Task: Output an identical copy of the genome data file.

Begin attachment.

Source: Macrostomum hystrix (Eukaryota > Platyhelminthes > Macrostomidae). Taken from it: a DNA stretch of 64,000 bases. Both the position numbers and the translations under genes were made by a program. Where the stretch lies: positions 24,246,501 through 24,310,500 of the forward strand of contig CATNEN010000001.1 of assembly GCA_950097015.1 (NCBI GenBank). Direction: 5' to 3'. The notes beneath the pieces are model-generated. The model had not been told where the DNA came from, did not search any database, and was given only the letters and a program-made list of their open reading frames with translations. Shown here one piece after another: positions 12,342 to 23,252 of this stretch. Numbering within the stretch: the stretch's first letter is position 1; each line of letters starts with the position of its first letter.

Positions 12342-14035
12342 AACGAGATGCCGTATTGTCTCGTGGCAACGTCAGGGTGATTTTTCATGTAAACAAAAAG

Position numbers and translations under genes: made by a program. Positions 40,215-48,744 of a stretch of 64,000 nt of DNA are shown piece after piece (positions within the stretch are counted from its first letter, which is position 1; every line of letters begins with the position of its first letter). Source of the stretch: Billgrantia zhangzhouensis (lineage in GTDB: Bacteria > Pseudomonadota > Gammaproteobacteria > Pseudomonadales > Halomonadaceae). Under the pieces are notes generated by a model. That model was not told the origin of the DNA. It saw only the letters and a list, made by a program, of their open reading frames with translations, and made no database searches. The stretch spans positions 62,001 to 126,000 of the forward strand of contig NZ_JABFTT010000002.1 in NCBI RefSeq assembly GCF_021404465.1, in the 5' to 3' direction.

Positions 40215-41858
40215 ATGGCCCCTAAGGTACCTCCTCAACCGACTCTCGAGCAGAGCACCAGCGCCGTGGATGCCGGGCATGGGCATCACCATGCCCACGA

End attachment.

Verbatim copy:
Source: Macrostomum hystrix (Eukaryota > Platyhelminthes > Macrostomidae). Taken from it: a DNA stretch of 64,000 bases. Both the position numbers and the translations under genes were made by a program. Where the stretch lies: positions 24,246,501 through 24,310,500 of the forward strand of contig CATNEN010000001.1 of assembly GCA_950097015.1 (NCBI GenBank). Direction: 5' to 3'. The notes beneath the pieces are model-generated. The model had not been told where the DNA came from, did not search any database, and was given only the letters and a program-made list of their open reading frames with translations. Shown here one piece after another: positions 12,342 to 23,252 of this stretch. Numbering within the stretch: the stretch's first letter is position 1; each line of letters starts with the position of its first letter.

Positions 12342-14035
12342 AACGAGATGCCGTATTGTCTCGTGGCAACGTCAGGGTGATTTTTCATGTAAACAAAAAG

Position numbers and translations under genes: made by a program. Positions 40,215-48,744 of a stretch of 64,000 nt of DNA are shown piece after piece (positions within the stretch are counted from its first letter, which is position 1; every line of letters begins with the position of its first letter). Source of the stretch: Billgrantia zhangzhouensis (lineage in GTDB: Bacteria > Pseudomonadota > Gammaproteobacteria > Pseudomonadales > Halomonadaceae). Under the pieces are notes generated by a model. That model was not told the origin of the DNA. It saw only the letters and a list, made by a program, of their open reading frames with translations, and made no database searches. The stretch spans positions 62,001 to 126,000 of the forward strand of contig NZ_JABFTT010000002.1 in NCBI RefSeq assembly GCF_021404465.1, in the 5' to 3' direction.

Positions 40215-41858
40215 ATGGCCCCTAAGGTACCTCCTCAACCGACTCTCGAGCAGAGCACCAGCGCCGTGGATGCCGGGCATGGGCATCACCATGCCCACGA